The son-in-law of onetime Cook County Democratic boss Joseph Berrios has been indicted for his alleged role in a bribery scheme that brought down ex-state Rep. Luis Arroyo and exposed a shadowy lobbying effort to expand sweepstakes gaming machines.
© Abel Uribe / Chicago Tribune/Chicago Tribune/TNS
Ex-Rep. Luis Arroyo, left, and his attorney Michael Gillespie, walk out of the Dirksen U.S. Courthouse after pleading not guilty in his arraignment on corruption charges, Feb. 4, 2020.
James Weiss, 41, was charged in a superseding indictment made public Friday with bribery, wire fraud, mail fraud, and lying to the FBI. Weiss is married to Berrios’ daughter, former state Rep. Toni Berrios.
The indictment also added new wire and mail fraud charges against Arroyo, who was originally charged in October 2019 with one count of federal program bribery and had been on track to plead guilty.
According to the charges, Arroyo agreed to pay a state senator $2,500 a month in kickbacks in exchange for the senator’s support on legislation involving video gambling sweepstakes games that would benefit Weiss, who was in the sweepstakes business and was one of Arroyo’s lobbying clients.
The senator has not been named in court documents, but the Chicago Tribune has reported he is Terry Link, a Vernon Hills Democrat who resigned from office before pleading guilty to tax evasion charges last month.
Both Weiss and Arroyo will be arraigned on the new indictment at a later date.
Weiss’ involvement in the bribery probe was first reported by the Tribune last year after the the FBI raided Weiss’ business offices. He declined to comment on his role in the investigation at the time, telling a reporter outside his River Grove home, “I have no idea what’s going on.”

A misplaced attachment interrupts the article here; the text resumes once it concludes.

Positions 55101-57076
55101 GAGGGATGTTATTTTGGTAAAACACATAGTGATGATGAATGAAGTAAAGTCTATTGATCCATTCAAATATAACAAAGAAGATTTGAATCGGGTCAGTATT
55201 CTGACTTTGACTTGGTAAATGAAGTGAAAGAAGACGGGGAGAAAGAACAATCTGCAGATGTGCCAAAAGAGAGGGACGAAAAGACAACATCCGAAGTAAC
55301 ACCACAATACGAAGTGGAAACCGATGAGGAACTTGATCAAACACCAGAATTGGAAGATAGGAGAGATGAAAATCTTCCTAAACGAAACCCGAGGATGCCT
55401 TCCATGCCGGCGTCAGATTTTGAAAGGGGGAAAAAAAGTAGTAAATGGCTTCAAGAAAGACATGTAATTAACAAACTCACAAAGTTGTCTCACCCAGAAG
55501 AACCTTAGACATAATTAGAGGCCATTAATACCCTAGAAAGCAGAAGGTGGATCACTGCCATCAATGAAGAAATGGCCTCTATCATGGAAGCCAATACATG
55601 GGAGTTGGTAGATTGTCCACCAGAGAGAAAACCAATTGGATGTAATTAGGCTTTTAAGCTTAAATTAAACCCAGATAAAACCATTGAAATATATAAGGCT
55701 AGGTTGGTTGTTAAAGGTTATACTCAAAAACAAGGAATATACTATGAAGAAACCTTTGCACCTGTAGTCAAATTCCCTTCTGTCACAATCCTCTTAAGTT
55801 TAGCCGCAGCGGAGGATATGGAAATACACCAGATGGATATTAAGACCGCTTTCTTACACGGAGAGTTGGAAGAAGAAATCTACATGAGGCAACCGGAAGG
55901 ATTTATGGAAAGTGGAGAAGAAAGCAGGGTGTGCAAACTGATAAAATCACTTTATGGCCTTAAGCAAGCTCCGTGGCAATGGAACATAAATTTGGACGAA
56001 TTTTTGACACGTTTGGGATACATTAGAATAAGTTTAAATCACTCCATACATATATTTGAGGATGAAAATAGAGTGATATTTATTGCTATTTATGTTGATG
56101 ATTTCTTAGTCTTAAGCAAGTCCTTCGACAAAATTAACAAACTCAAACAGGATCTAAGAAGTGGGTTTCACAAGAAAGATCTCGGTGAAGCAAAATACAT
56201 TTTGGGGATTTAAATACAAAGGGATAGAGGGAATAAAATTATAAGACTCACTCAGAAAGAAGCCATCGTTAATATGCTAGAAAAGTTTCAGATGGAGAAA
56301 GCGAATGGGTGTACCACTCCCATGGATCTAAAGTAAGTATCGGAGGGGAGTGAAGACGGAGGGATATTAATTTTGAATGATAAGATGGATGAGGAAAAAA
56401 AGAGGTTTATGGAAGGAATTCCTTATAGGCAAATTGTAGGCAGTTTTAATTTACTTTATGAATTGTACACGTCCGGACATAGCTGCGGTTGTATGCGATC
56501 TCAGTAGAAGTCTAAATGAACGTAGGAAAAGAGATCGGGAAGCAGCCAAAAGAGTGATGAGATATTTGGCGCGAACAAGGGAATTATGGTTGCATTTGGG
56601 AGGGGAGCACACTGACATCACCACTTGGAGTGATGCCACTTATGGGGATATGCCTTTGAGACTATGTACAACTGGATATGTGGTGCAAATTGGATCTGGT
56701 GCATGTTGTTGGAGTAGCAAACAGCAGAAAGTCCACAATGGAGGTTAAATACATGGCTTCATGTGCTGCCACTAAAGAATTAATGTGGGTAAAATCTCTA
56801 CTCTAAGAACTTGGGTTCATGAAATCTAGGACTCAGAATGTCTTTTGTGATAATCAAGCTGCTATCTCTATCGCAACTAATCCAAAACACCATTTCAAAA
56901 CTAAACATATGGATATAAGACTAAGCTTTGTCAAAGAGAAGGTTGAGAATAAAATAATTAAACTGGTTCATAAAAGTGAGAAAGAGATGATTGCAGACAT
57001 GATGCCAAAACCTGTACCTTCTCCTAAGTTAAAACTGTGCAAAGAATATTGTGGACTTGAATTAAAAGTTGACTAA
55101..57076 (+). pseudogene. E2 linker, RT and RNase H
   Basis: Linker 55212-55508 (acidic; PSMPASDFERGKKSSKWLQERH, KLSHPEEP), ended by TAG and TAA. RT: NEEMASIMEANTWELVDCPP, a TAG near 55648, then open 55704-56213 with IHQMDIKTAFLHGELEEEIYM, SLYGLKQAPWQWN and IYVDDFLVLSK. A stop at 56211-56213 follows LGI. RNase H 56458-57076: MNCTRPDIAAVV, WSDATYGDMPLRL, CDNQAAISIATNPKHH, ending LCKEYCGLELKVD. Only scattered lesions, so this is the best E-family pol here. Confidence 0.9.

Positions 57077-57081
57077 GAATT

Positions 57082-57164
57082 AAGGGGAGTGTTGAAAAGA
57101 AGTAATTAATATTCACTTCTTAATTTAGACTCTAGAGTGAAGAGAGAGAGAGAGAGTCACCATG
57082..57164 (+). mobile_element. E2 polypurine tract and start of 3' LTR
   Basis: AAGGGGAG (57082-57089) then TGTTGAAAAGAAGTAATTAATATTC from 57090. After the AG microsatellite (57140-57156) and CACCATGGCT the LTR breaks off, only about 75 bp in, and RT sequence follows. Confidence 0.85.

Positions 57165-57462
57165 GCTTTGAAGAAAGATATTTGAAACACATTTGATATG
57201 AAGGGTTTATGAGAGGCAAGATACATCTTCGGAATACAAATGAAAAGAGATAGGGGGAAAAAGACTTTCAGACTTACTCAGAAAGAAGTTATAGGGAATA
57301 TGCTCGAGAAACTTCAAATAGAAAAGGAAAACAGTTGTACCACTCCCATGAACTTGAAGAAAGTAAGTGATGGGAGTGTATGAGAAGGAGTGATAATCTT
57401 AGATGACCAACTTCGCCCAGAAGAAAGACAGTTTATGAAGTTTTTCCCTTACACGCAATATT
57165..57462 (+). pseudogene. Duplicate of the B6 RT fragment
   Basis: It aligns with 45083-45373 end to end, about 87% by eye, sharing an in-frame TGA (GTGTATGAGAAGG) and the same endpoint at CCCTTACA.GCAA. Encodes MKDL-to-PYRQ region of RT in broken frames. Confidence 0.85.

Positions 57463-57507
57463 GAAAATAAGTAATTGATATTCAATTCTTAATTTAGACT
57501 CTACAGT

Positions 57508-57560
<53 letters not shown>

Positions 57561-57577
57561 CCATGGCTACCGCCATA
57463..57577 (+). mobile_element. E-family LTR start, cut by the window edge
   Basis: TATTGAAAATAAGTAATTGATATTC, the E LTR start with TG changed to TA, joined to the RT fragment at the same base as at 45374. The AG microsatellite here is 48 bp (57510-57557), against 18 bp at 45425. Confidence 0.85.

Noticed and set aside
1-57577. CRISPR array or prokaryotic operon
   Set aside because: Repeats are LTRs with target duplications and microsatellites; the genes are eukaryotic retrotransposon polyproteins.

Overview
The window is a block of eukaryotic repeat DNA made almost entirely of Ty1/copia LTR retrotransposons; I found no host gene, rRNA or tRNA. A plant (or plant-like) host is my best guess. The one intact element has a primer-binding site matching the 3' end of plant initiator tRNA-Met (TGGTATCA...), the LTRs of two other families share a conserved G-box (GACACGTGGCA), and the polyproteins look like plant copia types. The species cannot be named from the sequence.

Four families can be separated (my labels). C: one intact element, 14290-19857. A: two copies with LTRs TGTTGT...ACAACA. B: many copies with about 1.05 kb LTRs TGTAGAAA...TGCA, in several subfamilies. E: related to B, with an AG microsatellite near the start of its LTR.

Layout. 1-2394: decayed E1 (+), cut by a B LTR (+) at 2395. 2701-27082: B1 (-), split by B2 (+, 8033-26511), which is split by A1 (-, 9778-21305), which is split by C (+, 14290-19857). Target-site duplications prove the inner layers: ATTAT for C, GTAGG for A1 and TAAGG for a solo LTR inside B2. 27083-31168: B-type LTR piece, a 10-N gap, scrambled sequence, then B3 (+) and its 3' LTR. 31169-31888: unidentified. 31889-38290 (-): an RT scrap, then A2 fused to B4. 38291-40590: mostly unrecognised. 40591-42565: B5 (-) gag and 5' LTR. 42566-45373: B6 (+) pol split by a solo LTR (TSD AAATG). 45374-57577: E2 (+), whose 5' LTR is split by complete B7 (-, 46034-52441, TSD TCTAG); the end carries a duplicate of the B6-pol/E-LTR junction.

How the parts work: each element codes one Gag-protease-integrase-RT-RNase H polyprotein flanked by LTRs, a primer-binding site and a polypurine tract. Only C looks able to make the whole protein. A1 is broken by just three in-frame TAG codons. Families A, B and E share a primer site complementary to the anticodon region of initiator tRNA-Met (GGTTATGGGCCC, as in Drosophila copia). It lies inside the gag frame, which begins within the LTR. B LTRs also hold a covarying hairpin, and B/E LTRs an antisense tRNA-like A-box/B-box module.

The case centers on the largely uncharted world of sweepstakes machines, sometimes called “gray machines,” which allow customers to put in money, receive a coupon to redeem for merchandise online and then play electronic games like slot machines.
Since the machines can be played for free, they are not considered gambling devices. Critics, however, contend the unregulated devices, which operate in cities like Chicago that have banned video gambling, are designed to skirt the law.
According to prosecutors, the then-state senator — identified only as CW-1 — had told the FBI that Arroyo approached him about “the passage of sweepstakes-related legislation” during the House’s 2019 spring session.
At the time, Arroyo was a manager of a lobbying firm called Spartacus 3 LLC, which included Weiss’ company as a client.
In early August, Arroyo texted the senator asking to meet at a restaurant in Highland Park, according to the complaint. Also at the meeting was Weiss as well as one of Weiss’ associates.
During the meeting, Arroyo said he was going to introduce a “trailer bill” in the veto session expanding the use of sweepstakes games and offered to make periodic payments to the senator in exchange for his support, according to the complaint.
Three weeks later, the senator was